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Results 11 to 16 of 16
  1. #11


    0 Not allowed!
    Quote Originally Posted by melbfish20
    how much water changes do most people do ? their seems to be a very large range from what I have read on the net. is their anyway to reduce the required water changes ?
    There's a very large range because each tank is a unique environment with unique requirements.

    If the primary purpose of the water change is to reduce nitrates, employ some alternative nitrate reducing measures (add a refugium, increase the sand bed depth, add more live rock, etc). A FO/FOWLR tank with nitrates consistently at 5ppm or less would logically require fewer water changes than a system with nitrates consistently at 10ppm or more.

    In a reef tank, though, water changes replenish essential elements which have been depleted or reduced, regardless of nitrate levels. I do huge water changes (50% every several weeks) on my reef tank even though nitrates are undetectable at all times.

    Quote Originally Posted by jimpierce
    20% to 30%? I was told 10% a week. Is that not enough for my 40 gallon?
    Depends on your set up and the effects of the 10% weekly since each set up is a unique environment. If that interval and percentage changed out works for you, stick with it. Alternatively, increase the percentage and/or interval for 3 months and see if there is any improvements occur (which may or may not be evident). Make adjustments based on the results.

    Salt water replaces salt water during water changes. I occasionally top off with salt water to replace salt removed from the system via protein skimmer skimmate (were I to continuously top off with RO/DI water, salinity would gradually take a dip).
    Last edited by kaybee; 12-03-2008 at 11:24 AM.
    African cichlid and saltwater aquariums

  2. #12


    0 Not allowed!
    I always do 10% weekly water changes and top off with only fresh RO water. I haven't really had to top off with saltwater, I've never seen a drop in salinity due to skimming, but maybe that's because I do a really dry skim.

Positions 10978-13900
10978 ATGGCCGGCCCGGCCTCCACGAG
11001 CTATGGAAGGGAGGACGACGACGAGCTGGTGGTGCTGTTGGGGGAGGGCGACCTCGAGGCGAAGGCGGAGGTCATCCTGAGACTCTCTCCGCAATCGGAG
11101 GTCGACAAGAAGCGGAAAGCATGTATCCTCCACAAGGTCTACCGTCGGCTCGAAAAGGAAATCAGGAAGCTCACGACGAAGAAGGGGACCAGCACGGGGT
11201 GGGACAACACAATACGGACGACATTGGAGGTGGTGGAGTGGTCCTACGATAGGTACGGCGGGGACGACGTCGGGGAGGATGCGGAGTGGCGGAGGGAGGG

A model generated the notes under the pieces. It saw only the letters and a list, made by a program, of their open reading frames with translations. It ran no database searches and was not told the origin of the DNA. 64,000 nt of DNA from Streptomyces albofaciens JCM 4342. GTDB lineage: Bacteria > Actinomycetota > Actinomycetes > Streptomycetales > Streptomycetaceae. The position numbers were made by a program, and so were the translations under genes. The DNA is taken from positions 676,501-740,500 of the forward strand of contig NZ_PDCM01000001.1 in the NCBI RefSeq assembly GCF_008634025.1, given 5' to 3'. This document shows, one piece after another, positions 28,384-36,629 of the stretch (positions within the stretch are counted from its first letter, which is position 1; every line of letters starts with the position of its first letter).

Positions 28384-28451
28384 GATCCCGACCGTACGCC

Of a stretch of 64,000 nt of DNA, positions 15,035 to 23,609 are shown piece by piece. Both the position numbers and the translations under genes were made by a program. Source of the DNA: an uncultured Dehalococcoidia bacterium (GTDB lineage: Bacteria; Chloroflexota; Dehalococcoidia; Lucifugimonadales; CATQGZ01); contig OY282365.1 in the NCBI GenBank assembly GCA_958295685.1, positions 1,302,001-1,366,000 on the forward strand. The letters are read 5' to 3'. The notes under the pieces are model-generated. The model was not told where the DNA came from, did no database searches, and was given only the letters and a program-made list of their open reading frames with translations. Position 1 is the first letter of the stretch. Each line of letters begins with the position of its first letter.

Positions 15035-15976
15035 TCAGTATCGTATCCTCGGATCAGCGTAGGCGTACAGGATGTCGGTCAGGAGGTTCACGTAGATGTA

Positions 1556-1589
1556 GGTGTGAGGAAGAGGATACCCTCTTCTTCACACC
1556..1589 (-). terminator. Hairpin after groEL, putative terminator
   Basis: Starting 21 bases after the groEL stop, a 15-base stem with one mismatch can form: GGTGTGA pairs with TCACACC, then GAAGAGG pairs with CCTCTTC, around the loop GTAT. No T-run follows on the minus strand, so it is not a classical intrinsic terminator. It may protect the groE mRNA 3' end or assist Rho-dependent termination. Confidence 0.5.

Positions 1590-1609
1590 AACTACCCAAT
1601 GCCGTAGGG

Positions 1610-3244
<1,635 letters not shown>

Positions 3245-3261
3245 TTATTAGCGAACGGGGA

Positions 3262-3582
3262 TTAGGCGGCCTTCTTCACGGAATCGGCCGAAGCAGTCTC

29 gallon-planted community

    20 long frag tank
    75 gal-planted goldfish

    75 gallon mixed reef with 20 gallon sump

  3. #13

    Join Date
    Dec 2006
    edmonton, alberta, canada

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    0 Not allowed!
    Quote Originally Posted by unleashed
    Yellow tang
    IMO those guys should have a 72" long tank, they need their swimming space

  4. Default

    0 Not allowed!
    after doing a fair bit of research last night I have decided that it would not be right to keep a yellow tang in a 85 G.Some say it would be ok but I think that 100 G is absolute minimun , 125 G is more ideal.

  5. #15


    0 Not allowed!
    don't forget that it is not only the water volume which determines which fish you can and can't keep, it is also the swimming space.

    IMO, an 85g would suffice for a yellow tang, IF you have lots of swimming space between live rock and open swimming space. Also, length of the tank also plays a significant role in determining suitable species

  6. #16


    0 Not allowed!
    I figure I still have a few more months with out Blue Hippo Tang before he will be in need of more space. Now if I can convince my wife that we shouldn't get fish that will out grow our tank I will be so happy!

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